"So here is the thing, we want to have a list of values that the user can choose from in the cells of our sheet"
Dropdown lists of the sort shown below are very common and can be hugely beneficial for users when filling out Excel sheets. They are quite easy to create and offer basic data validation so that the user can't accidentally type in the wrong value.
TL;DR; If you just want to jump to the solution then feel free to download the demo sheet straight away :)
But yeah, back to the data validation lists.
You can create one very easily via the ribbon through
"So yeah, this is great. But we want the list of values to be editable by the user."
Wait. That's easy! I can use ranges in these cell lists. So I'll just have one sheet that acts like a "Configuration" sheet and have some column in that sheet hold all the values to show in the list.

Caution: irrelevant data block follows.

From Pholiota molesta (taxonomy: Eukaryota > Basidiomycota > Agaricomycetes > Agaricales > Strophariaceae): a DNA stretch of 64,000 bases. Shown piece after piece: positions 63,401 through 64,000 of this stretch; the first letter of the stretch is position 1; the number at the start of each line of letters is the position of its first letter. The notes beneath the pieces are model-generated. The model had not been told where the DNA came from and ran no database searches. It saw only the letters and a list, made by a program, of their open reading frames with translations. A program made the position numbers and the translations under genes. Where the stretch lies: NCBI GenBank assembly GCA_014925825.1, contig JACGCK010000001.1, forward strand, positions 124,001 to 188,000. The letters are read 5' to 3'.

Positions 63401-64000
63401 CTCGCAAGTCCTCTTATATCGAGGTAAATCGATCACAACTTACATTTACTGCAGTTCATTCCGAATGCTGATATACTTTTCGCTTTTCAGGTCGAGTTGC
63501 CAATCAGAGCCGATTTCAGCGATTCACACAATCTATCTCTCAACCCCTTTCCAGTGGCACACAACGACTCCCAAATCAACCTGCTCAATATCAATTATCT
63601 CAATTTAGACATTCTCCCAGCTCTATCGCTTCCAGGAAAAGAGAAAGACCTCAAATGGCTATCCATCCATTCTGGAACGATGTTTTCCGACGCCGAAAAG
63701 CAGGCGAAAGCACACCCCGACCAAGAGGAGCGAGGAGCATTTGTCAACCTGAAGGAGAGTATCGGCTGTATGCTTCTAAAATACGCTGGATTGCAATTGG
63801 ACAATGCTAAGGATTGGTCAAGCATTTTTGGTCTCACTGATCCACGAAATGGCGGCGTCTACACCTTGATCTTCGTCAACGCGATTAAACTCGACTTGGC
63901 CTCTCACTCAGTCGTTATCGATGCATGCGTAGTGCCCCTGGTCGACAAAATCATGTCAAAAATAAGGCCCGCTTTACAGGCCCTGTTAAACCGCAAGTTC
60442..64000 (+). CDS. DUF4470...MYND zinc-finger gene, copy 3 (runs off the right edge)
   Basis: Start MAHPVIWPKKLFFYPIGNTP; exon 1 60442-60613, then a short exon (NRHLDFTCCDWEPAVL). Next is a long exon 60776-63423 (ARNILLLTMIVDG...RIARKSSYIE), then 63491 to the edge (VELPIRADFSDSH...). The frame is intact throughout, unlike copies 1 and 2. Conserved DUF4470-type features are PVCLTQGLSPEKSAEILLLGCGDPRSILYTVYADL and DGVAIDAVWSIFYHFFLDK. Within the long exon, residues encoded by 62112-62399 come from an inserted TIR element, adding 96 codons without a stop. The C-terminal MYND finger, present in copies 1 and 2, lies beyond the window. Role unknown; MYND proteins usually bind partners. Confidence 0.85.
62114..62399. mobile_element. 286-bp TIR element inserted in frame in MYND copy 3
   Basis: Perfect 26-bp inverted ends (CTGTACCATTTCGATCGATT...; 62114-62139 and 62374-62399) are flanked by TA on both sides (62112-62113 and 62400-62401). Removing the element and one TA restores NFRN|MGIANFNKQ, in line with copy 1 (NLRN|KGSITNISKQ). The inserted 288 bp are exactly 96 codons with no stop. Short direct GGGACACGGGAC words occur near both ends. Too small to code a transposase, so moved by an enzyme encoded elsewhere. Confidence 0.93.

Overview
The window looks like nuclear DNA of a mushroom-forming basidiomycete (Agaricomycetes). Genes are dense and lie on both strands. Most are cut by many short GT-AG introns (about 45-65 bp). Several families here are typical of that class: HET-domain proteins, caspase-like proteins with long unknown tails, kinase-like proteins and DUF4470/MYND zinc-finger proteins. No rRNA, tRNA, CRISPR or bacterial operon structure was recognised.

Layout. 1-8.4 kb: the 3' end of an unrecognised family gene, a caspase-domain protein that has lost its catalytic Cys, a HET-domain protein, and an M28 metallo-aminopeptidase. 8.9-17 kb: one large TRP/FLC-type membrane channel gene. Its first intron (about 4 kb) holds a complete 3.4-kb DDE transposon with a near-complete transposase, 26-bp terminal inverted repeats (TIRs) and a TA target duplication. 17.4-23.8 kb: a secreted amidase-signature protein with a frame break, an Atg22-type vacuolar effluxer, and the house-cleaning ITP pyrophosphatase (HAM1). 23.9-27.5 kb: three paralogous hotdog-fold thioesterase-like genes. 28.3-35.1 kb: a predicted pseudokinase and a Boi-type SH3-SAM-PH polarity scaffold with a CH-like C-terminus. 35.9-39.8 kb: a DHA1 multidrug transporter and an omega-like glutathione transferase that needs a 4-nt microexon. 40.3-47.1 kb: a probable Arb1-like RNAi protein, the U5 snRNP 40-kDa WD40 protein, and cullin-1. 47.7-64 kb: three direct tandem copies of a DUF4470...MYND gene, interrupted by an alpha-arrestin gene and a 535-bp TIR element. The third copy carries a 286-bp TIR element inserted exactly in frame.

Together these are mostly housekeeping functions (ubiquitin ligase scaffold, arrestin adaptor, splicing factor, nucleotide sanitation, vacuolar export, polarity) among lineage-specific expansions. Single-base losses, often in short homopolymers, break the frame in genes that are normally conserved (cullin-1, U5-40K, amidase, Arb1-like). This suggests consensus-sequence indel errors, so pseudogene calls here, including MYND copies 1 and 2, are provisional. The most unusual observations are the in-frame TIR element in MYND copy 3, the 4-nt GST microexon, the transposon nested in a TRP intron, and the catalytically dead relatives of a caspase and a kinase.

Then I will just have the list pull data from a big chunk of the range so that the user can add items to the end of the list indefinately.
Too many blanks
Unfortunately using an unbounded range for the list items causes a rather annoying bug. In the dropdown lists there will be a large section of completely empty items at the end. Even through you tick the Ignore blank option.
This is made even worse by the fact that the list always automatically scrolls down to the first blank item when entering values into an empty cell.
There are some solutions to this. Using the
OFFSET function to limit the number of items in the list box is one of the fastest and simplest.
However to use the
OFFSET function you need to know the total number of items to trim to, which requires you to use intermediate cells to count non-blank items.
In the image above the green cells in column
C count up when the cell in column
D has a value. Then the cell orange cell in column
E just takes the
=MAX(C:C) range. This number you can use as the limit to the OFFSET function straight in the data validation box:
For some this is an acceptable solution. But for most this is just too brittle as the user might accidentally delete values in either column C or E and break the entire thing.
Read more about the OFFSET function on MSDN.
Too many items
Alright, no worries, you can fix this.
How about we use VBA to construct a simple string list of items and insert it directly into the cell validation list?
Something like this: